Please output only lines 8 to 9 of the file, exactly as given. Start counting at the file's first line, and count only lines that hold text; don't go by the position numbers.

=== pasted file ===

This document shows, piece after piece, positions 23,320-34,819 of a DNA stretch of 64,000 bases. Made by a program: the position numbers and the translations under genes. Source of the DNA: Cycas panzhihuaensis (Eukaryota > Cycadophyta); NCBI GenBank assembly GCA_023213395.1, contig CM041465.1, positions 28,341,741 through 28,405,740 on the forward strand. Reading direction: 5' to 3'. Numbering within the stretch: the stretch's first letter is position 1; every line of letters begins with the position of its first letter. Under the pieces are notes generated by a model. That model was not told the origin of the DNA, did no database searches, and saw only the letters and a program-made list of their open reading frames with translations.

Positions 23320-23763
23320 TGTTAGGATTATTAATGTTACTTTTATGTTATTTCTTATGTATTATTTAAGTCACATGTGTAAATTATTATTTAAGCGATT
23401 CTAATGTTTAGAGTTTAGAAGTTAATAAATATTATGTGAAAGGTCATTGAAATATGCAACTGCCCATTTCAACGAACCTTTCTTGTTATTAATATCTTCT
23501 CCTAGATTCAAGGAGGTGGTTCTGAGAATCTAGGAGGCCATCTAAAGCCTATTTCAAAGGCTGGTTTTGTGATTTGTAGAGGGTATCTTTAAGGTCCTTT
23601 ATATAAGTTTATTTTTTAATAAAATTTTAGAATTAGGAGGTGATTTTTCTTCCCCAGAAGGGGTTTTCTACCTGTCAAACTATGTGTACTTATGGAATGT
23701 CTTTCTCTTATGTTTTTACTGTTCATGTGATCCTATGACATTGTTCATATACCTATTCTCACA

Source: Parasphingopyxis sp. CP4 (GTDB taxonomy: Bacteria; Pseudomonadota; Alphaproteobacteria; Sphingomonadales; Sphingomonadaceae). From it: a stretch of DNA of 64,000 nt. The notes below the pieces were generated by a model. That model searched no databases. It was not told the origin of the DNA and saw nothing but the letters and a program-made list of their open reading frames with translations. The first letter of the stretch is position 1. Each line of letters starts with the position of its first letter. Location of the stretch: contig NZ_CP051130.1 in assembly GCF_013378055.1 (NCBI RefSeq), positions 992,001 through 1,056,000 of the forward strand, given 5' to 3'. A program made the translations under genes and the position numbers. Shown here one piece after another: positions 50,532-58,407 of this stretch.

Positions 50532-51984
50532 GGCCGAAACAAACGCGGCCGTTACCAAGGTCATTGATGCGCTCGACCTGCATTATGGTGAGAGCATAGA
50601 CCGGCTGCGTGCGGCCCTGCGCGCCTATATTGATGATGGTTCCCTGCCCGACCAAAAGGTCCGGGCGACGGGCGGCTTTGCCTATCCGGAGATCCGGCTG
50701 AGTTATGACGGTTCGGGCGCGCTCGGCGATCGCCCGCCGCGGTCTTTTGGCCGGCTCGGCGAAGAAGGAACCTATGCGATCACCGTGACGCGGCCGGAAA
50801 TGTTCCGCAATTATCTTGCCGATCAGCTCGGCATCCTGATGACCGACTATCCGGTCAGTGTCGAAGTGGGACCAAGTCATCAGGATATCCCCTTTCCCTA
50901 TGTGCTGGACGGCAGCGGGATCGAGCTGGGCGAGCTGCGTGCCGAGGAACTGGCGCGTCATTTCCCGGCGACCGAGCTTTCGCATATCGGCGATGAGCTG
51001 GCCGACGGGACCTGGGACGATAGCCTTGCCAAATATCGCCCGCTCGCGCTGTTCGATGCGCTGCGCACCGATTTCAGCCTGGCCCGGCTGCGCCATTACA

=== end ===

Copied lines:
Source: Parasphingopyxis sp. CP4 (GTDB taxonomy: Bacteria; Pseudomonadota; Alphaproteobacteria; Sphingomonadales; Sphingomonadaceae). From it: a stretch of DNA of 64,000 nt. The notes below the pieces were generated by a model. That model searched no databases. It was not told the origin of the DNA and saw nothing but the letters and a program-made list of their open reading frames with translations. The first letter of the stretch is position 1. Each line of letters starts with the position of its first letter. Location of the stretch: contig NZ_CP051130.1 in assembly GCF_013378055.1 (NCBI RefSeq), positions 992,001 through 1,056,000 of the forward strand, given 5' to 3'. A program made the translations under genes and the position numbers. Shown here one piece after another: positions 50,532-58,407 of this stretch.

Positions 50532-51984